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Ekseption - Ekseption CD (album) cover




Eclectic Prog

3.30 | 68 ratings

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3 stars The band EKSEPTION started as a Rhythm and Blues band, having their start under some different names for the band since the late fifties (The Incrowd, The Jokers). By the mid sixties the name of the band was changed to EKSEPTION, with trumpet player Rein van der Broek (who died in May of this year) being the only musician who was present in all the recordings that this band released during its existence. They first released three singles between 1966 and 1968 influenced by the Rhythm and Blues music style. It was with the arrival of keyboard player Rick van der Linden in 1968 that the band, also influenced by seeing a concert that THE NICE played in Holland, decided to change their musical style to a musical style with a mixture of influences from Jazz, Rock and Classical Music. They became more famous doing arrangements to Classical Music pieces with all the musical influences that I mentioned before. They also composed some musical pieces (mainly composed by van der Linden), but without doubt they were considered more as arrangers and performers of Classical Music pieces. Van der Linden became the main arranger in this band, sometimes with very good results, until he left the band (or was forced to do it) in late 1973.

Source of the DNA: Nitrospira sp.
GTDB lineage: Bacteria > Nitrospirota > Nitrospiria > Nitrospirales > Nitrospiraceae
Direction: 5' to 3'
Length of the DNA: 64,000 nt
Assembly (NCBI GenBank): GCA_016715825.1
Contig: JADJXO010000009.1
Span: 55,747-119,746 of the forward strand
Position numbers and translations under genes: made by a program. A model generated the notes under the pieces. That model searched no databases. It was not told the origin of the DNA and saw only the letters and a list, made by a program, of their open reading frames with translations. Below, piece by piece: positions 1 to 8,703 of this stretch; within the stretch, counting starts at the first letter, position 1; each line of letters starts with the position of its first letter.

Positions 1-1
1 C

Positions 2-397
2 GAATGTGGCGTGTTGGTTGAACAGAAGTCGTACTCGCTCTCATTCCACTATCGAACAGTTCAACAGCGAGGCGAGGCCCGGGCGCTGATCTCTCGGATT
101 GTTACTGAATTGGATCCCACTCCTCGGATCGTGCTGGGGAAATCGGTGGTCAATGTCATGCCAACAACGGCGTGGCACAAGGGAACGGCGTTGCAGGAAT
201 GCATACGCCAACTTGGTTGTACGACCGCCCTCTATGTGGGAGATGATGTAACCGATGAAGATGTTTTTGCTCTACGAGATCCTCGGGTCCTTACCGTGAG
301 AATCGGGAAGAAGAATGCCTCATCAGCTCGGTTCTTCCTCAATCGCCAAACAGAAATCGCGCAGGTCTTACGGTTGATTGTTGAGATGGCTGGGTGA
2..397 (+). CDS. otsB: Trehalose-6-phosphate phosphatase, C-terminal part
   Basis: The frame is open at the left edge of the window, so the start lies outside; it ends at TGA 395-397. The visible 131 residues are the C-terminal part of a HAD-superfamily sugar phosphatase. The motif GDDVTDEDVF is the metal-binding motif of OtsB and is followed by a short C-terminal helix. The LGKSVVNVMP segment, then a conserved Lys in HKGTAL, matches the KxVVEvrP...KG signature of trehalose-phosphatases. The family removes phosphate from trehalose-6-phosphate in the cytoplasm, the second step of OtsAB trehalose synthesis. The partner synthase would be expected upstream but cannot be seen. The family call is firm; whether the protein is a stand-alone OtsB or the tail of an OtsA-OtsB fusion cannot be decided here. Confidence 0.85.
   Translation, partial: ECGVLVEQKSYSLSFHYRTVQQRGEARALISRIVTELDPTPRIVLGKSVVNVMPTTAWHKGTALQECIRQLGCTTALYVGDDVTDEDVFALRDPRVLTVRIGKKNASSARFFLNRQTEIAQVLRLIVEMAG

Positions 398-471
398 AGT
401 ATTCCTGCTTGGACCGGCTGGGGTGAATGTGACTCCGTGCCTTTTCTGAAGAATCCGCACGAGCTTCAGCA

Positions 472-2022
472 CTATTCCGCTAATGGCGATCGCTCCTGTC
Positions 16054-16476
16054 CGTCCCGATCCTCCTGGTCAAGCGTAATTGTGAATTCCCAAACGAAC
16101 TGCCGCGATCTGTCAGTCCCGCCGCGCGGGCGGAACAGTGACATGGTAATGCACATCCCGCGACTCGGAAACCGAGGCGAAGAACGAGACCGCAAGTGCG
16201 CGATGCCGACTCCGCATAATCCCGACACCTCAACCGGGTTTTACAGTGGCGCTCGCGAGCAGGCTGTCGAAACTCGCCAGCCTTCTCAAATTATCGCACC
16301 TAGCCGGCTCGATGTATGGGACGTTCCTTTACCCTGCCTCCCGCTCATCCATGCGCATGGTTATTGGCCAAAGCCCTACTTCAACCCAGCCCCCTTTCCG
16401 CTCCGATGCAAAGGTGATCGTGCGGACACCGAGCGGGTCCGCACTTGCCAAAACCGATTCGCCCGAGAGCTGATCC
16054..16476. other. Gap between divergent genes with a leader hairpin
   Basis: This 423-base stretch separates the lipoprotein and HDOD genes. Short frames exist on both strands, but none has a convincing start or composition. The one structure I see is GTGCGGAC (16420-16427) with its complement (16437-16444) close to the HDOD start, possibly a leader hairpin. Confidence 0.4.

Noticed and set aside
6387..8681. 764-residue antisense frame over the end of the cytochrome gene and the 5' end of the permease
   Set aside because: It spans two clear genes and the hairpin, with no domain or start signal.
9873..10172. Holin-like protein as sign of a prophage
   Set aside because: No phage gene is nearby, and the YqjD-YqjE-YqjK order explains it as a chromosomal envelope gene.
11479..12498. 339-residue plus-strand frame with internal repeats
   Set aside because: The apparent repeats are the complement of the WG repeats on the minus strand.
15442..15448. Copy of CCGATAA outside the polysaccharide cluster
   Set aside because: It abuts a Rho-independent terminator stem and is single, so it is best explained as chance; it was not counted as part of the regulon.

This first album from EKSEPTION was recorded in 1968-69. It has several musical arrangements of Classical Music pieces (Beethoven`s 'The Fifth', Khatchaturian`s 'Sabre Dance', J.S. Bach`s 'Air', Falla`s 'Ritual Fire Dance', Gershwin`s 'Rhapsody in Blue', and Saint-Saens`s 'Danse Macabre'). Of all these, I think that the best musical arrangements were done for 'The Fifth', 'Air', 'Ritual Fire Dance' and 'Danse Macabre'. In my opinion, the band (particularly van der Linden) did better arrangements for musical pieces which were composed by J.S. Bach. In fact, they recorded more arrangements for musical pieces composed by J.S. Bach than by any other Classical Music musicians. All the arrangements had some Pop influences to be played in the radio, a thing that maybe was suggested by the producers of their albums and /or their record label. So, some of them ('Sabre Dance', 'The Fifth') sound a bit commercial for my taste.

This album also has 'Dharma', a musical piece previously composed and recorded by JETHRO TULL as 'Dharma for One', which also has some flute playing and a brief drums solo. 'Little x Plus', a musical piece being credited as composed by the band, with some Jazz influences, and 'This Here' and 'Canvas' , both Jazz covers.

In this album the band used a bit of electric guitars, a thing which did not happen again until their last albums from 1974-75. Their next album, 'Beggar Julia`s Time Trip' (1970), also included one musical piece with guitar (an arrangement of Tchaikovsky`s 'Concerto', which also was released in 1969 as the B-side of the 'Air' single), which makes me thing that 'Concerto' was really recorded for their first album but was included in their second album.

As a whole, this album now sounds a bit dated. But the band had very good musicians. The recording and mixing are very good, but also showing a bit the passing of time and the changes in recording technologies.

This album was also later released under the "Classics in Pop" title in France, with "Ritual Fire Dance" being replaced by Albinoni`s "Adagio" (from their second album), and with "Danse Macabre" being replaced by J.S. Bach`s "Italian Concerto" (also from their second album). The cover design is the same, only adding the "Classic in Pop" title to the cover.

Guillermo | 3/5 |


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